1. D. In the patient’s room.
It is best to keep the equipment inside the room for easy access to it when needed and also for infection control measures. The patient in isolation may be immunocompromised or have an infectious disease. Making sure that the thermometer is only on him limits the risk of infection.
2. B. They shuffle their feet while taking small steps
Typical walk of patients with Parkinson’s disease is usually described as shuffling gait, which is due to the degeneration of the basal ganglia. This change in movement is considered part of the extrapyramidal symptoms observed among patients with Parkinson’s disease.
3. D. Left side-lying with the head of the bed elevated 45 degrees
This position helps ensure that the patient is protected from accidental puncture of the surrounding structures in the thoracic cavity. It also exposes the puncture site while helping ensure that the patient has optimal breathing for his condition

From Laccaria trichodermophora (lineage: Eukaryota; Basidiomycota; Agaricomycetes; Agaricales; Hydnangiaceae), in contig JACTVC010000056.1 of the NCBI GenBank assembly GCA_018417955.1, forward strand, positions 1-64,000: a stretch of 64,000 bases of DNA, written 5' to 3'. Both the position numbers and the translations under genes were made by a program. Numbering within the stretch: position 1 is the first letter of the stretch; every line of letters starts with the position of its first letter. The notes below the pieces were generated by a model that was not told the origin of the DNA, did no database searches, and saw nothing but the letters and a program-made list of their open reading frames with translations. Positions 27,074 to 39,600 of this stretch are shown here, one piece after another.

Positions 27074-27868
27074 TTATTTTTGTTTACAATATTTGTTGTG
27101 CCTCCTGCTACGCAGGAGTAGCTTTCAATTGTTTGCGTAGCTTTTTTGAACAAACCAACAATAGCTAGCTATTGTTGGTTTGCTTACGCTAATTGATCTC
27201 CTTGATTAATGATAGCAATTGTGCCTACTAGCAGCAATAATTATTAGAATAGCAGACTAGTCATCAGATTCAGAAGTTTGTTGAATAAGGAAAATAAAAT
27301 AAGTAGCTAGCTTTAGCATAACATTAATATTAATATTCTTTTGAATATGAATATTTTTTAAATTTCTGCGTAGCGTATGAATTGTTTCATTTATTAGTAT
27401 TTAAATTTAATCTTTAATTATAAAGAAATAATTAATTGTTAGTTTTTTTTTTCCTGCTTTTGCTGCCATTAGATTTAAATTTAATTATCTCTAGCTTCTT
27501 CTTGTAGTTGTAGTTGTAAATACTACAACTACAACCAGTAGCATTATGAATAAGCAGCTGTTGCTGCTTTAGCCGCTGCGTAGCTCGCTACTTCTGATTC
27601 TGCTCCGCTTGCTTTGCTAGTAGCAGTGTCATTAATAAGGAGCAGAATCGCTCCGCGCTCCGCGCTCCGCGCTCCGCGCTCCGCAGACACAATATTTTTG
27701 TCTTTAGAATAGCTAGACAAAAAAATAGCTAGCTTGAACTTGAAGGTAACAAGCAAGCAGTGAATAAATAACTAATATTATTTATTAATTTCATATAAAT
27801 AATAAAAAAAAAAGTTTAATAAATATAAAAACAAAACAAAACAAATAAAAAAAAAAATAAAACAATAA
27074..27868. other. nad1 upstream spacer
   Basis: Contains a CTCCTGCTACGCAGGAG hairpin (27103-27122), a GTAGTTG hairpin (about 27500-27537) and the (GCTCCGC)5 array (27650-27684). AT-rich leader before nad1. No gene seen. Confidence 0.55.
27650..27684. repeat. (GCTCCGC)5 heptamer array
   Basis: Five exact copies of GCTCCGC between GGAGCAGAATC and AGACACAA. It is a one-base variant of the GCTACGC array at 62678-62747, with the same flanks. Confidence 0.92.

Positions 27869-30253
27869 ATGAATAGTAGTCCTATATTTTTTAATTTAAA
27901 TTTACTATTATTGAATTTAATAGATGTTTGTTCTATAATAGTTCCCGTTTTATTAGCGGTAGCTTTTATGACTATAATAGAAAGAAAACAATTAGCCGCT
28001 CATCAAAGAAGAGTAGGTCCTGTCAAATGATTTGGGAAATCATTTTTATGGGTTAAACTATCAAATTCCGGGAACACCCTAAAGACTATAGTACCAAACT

4. A, B, D.
Pain during the first stage of labor is primarily caused by hypoxia of the uterine and cervical muscle cells during contraction, stretching of the lower uterine segment, dilatation of the cervix and perineum, and pressure on adjacent structures. Ambulating will assist in increasing circulation of blood to the area and relaxing the muscles.
Slow chest breathing is appropriate during the first stage of labor to promote increased oxygenation as well as relaxation. The woman or her coach can lightly massage the abdomen (effleurage) while using slow chest breathing. Chest breathing and massaging increase oxygenation and relaxation of uterine muscles. Pain medication is not used during the first stage of labor because most medications will slow labor; anesthesia may be considered during the second stage of labor. Sipping ice water, while helpful for maintaining hydration, will not be useful as a pain management strategy.